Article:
United States District Court, W.D. Washington, Tacoma
ORDER GRANTING DEFENDANTS' MOTION FOR SUMMARY
BENJAMIN H. SETTLE UNITED STATES DISTRICT JUDGE.
matter comes before the Court on Defendants' motion for
summary judgment. Dkt. 26. The Court has considered the
pleadings filed in support of and in opposition to the motion
and the remainder of the file and hereby grants the motion
for the reasons stated herein.
January 21, 2016, Plaintiffs filed their complaint in this
action. Dkt. 1. On February 5, 2016, Plaintiffs filed an
amended complaint. Dkt. 3. Plaintiffs asserts claims against
Defendants under 42 U.S.C. § 1983 for alleged violations
of the Fourteenth Amendment. Id. at 12. On February
23, 2016, Defendants answered the amended complaint,
asserting that Plaintiffs' claims are barred by the
applicable statute of limitations. Dkt. 6. at 7.
11, 2017, Defendants moved for summary judgment on the
grounds that the applicable statute of limitations bars this
action. Dkt. 26. On June 12, 2017, Plaintiffs responded.
Dkts. 31, 34. On June 23, 2017, Defendants replied. Dkt. 40.
case revolves around the repeated rape and frequent sexual
abuse suffered by Plaintiffs as children when Washington
Department of Social and Health Services (“DSHS”)
placed them in the care of the Kiwanis Vocational Home
(“KVH”). The numerous instances of sexual abuse
of Plaintiffs occurred from 1988 through 1991. Plaintiffs
S.C., R.N., and J.W. reached the age of majority at 18 years
old in 1991, 1994, and 1995, respectively. They commenced
this action on January 21, 2016.
Summary Judgment Standard
judgment is proper only if the pleadings, the discovery and
disclosure materials on file, and any affidavits show that
there is no genuine issue as to any material fact and that
the movant is entitled to judgment as a matter of law.
Fed.R.Civ.P. 56(c). The moving party is entitled to judgment
as a matter of law when the nonmoving party fails to make a
sufficient showing on an essential element of a claim in the
case on which the nonmoving party has the burden of proof.
Celotex Corp. v. Catrett, 477 U.S. 317, 323 (1986).
There is no genuine issue of fact for trial where the record,
taken as a whole, could not lead a rational trier of fact to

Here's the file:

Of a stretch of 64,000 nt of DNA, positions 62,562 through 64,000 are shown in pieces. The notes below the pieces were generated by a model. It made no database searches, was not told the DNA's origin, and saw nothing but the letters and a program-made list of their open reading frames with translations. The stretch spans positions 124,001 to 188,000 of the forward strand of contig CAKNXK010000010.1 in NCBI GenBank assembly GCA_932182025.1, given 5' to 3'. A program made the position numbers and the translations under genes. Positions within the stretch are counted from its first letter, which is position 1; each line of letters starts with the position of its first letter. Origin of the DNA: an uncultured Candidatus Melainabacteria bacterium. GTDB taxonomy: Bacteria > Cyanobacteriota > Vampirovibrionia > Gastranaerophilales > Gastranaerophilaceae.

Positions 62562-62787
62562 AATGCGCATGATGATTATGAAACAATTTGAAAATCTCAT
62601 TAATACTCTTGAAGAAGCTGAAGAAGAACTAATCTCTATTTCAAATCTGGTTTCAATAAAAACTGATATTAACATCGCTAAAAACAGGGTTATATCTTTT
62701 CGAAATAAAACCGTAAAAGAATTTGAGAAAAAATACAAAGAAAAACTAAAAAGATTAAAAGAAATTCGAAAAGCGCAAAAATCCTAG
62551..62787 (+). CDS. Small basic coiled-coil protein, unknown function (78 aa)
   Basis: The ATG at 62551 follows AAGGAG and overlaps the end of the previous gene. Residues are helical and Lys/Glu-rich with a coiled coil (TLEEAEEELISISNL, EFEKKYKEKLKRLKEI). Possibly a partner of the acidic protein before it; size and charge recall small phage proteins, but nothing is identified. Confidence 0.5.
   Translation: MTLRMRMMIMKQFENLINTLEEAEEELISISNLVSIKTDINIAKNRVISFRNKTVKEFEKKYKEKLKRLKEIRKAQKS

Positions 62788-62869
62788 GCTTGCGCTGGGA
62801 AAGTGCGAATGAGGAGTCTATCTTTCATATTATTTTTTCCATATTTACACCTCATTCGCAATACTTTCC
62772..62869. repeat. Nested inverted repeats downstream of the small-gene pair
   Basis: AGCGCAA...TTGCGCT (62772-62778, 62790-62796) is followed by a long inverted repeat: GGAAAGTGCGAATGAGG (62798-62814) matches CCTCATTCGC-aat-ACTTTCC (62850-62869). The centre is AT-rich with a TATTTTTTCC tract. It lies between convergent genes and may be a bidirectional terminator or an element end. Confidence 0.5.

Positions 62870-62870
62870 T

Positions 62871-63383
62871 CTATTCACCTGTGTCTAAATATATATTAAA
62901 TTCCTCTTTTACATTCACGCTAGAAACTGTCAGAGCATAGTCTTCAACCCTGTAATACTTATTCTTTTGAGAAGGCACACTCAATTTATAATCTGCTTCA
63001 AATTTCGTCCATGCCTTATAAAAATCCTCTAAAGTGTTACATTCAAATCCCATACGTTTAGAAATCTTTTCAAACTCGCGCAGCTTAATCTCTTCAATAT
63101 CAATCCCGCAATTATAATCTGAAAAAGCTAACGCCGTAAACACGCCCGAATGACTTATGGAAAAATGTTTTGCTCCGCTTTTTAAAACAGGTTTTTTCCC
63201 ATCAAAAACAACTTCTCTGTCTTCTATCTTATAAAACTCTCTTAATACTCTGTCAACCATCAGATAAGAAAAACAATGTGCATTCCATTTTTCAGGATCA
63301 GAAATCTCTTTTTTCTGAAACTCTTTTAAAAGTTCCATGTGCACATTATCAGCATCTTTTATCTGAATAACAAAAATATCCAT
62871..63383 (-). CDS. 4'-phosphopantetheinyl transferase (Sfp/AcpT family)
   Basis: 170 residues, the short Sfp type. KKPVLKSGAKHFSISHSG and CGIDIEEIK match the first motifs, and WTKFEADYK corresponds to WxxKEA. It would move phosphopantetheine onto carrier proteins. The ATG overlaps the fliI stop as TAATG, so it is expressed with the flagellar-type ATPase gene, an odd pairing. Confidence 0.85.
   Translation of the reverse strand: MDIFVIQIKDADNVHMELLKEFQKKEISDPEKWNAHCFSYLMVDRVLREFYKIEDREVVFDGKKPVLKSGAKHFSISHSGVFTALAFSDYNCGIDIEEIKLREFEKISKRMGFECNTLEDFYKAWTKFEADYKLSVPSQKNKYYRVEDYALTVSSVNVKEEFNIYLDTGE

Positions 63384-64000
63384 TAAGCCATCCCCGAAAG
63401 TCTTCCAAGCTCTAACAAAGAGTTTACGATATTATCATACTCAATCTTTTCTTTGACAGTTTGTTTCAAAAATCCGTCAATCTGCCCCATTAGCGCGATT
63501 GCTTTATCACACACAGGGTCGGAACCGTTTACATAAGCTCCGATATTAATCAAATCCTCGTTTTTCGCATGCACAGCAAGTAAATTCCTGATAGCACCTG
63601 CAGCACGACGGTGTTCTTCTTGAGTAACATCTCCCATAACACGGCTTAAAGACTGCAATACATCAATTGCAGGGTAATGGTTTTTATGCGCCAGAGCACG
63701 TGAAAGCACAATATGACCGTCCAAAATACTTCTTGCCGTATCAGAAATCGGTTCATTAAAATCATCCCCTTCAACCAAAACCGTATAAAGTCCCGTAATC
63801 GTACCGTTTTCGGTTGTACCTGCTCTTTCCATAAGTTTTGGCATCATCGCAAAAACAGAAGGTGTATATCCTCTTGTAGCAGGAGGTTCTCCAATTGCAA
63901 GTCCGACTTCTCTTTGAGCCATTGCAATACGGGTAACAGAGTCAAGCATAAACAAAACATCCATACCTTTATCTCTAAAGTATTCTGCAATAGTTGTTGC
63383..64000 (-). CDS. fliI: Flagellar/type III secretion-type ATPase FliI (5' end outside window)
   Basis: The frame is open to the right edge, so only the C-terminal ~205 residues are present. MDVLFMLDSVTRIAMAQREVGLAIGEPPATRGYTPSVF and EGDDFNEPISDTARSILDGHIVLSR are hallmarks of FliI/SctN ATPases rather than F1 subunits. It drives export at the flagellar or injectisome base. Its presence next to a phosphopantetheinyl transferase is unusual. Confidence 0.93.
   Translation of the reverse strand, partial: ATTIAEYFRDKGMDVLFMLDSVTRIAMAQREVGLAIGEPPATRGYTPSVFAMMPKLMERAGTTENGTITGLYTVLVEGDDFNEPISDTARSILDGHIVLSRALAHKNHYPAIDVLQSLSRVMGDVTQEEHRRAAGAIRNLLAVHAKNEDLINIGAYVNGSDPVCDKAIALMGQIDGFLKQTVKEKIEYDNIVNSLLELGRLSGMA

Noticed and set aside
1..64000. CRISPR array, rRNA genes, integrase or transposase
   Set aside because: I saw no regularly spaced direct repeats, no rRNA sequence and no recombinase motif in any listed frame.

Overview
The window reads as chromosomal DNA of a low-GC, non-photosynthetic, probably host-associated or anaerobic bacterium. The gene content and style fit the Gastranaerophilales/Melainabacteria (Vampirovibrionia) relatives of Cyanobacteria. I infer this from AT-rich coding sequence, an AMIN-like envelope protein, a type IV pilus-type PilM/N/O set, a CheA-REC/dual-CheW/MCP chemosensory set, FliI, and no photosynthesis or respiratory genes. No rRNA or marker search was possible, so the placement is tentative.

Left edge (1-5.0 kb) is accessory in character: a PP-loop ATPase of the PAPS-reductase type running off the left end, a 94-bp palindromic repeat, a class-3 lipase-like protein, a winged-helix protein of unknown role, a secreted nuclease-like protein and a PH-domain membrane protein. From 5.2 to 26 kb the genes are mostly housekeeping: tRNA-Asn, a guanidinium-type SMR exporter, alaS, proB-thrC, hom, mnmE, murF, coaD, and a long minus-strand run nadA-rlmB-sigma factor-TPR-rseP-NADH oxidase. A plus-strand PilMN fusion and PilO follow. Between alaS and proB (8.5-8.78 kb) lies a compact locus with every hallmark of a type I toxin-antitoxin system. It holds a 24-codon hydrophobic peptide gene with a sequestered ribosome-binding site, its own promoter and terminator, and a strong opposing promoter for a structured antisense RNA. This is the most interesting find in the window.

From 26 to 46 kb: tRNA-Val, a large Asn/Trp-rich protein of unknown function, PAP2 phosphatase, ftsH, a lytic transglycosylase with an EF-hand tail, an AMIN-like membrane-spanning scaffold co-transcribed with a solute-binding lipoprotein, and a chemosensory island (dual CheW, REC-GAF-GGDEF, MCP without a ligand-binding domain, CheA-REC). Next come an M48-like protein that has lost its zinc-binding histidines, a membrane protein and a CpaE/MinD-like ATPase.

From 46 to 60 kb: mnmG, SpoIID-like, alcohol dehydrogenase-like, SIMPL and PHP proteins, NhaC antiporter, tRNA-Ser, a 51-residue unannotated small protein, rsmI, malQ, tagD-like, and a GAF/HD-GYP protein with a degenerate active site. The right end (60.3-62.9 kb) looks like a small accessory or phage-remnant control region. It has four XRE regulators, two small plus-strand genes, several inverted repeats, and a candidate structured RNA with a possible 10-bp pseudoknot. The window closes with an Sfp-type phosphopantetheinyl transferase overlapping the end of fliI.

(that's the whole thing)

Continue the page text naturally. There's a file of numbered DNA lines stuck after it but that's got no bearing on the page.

find for the nonmoving party. Matsushita Elec. Indus. Co.
v. Zenith Radio Corp., 475 U.S. 574, 586 (1986)
(nonmoving party must present specific, significant probative
evidence, not simply “some metaphysical doubt”).
See also Fed. R. Civ. P. 56(e). Conversely, a
genuine dispute over a material fact exists if there is
sufficient evidence supporting the claimed factual dispute,
requiring a judge or jury to resolve the differing versions
of the truth. Anderson v. Liberty Lobby, Inc., 477
U.S. 242, 253 (1986); T.W. Elec. Serv., Inc. v. Pac.
Elec. Contractors Ass'n, 809 F.2d 626, 630 (9th Cir.
1987). The Court must construe any factual issues of
controversy in favor of the nonmoving party. Scott v.
Harris, 550 U.S. 372, 378 (2007).
Accrual of Plaintiffs' 42 U.S.C. § 1983
move for summary judgment on the basis that Plaintiffs'
claims are barred by the applicable statute of limitations.
The statute of limitations period for § 1983 actions is
“a State's personal injury statute of
limitations.” Owens v. Okure, 488 U.S. 235,
240-41 (1989). Pursuant to RCW 4.16.080(2), the period of
limitations in this case is three years. RK Ventures,
Inc. v. City of Seattle, 307 F.3d 1045, 1058 (9th Cir.
2002). The parties do not dispute the applicable statute of
limitations or applicable tolling period until Plaintiffs
reached the age of majority. See Dkts. 31, 40.
Instead, the parties' arguments on this motion turn
exclusively on when Plaintiffs' claims accrued and the
period of limitations began to run. Id.
state law determines the length of the limitations period,
federal law determines when a claim accrues. Western Ctr.
for Journalism v. Cederquist, 235 F.3d 1153, 1156 (9th
Cir. 2000). Under federal law, a principle known as
the “discovery rule” dictates that a cause of
action accrues on the date “when the plaintiff knows or
has reason to know of the injury which is the basis of the
action.” Lukovsky v. City and Cty. of S.F.,
535 F.3d 1044, 1048 (9th Cir. 2008). As the Supreme Court has
noted, “discovery of the injury, not discovery of the
other elements of a claim, is what starts the clock.”
Rotella v. Wood, 528 U.S. 549, 555 (2000).
courts in this district have recognized that, under the
discovery rule, “the possibility that a person who has
been in a sexually abusive relationship may not realize that
he or she is injured until many years after the sexual act
occurred.” J.I. v. United States, No.
C06-5674RJB, 2007 WL 983138, at *5 (W.D. Wash. March 26,
2007) (citing Simmons v. United States, 805 F.2d
1363, 1368 (9th Cir. 1986); A.T. v. Everett Sch.
Dist., C16-1536JLR, 2017 WL 784673, at *3 (W.D. Wash.
Feb. 28, 2017). Nonetheless, “a claim does not wait to
accrue until a party knows the precise extent of an
injury.” Raddatz v. United States, 750 F.2d
791, 796 (9th Cir. 1984). Therefore, in ascertaining the
accrual of Plaintiffs' cause of action, the relevant date
is when Plaintiffs first learned of any significant injury
resulting from Defendants' allegedly wrongful conduct.
Soliman v. Philip Morris Inc., 311 F.3d 966, 972
(9th Cir. 2002) (“The relevant date, however, is not
when [plaintiff] knew about these particular injuries, but
when he should have known of any significant injury
from defendants' wrongful conduct.”) (emphasis in
original). While Defendants bear the initial burden ...